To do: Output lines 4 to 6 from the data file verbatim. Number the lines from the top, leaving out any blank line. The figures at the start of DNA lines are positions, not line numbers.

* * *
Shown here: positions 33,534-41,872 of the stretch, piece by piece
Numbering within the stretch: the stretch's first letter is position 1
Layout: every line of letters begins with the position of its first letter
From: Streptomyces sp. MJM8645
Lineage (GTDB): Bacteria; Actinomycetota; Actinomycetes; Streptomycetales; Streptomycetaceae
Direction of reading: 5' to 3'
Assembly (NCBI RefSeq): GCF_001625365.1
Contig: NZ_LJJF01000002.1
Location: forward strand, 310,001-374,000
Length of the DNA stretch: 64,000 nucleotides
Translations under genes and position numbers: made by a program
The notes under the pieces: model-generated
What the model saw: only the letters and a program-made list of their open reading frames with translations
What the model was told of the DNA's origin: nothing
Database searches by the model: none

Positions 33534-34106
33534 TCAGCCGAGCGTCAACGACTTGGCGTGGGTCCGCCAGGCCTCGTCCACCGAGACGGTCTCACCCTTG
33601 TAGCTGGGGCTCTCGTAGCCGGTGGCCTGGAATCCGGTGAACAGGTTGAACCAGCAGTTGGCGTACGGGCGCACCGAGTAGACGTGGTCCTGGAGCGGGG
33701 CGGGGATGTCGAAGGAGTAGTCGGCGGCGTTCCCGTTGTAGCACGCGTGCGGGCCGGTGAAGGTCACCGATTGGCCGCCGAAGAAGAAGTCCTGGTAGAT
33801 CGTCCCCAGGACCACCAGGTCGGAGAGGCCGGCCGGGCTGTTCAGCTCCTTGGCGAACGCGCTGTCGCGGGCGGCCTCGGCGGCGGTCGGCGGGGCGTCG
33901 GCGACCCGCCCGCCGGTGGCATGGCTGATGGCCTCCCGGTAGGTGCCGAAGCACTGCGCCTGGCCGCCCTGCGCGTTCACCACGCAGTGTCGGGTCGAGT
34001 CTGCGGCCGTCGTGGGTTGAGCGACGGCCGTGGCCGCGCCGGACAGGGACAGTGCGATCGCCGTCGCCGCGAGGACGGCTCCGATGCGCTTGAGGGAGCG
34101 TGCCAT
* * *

From: Streptomyces sp. MJM8645
Lineage (GTDB): Bacteria; Actinomycetota; Actinomycetes; Streptomycetales; Streptomycetaceae
Direction of reading: 5' to 3'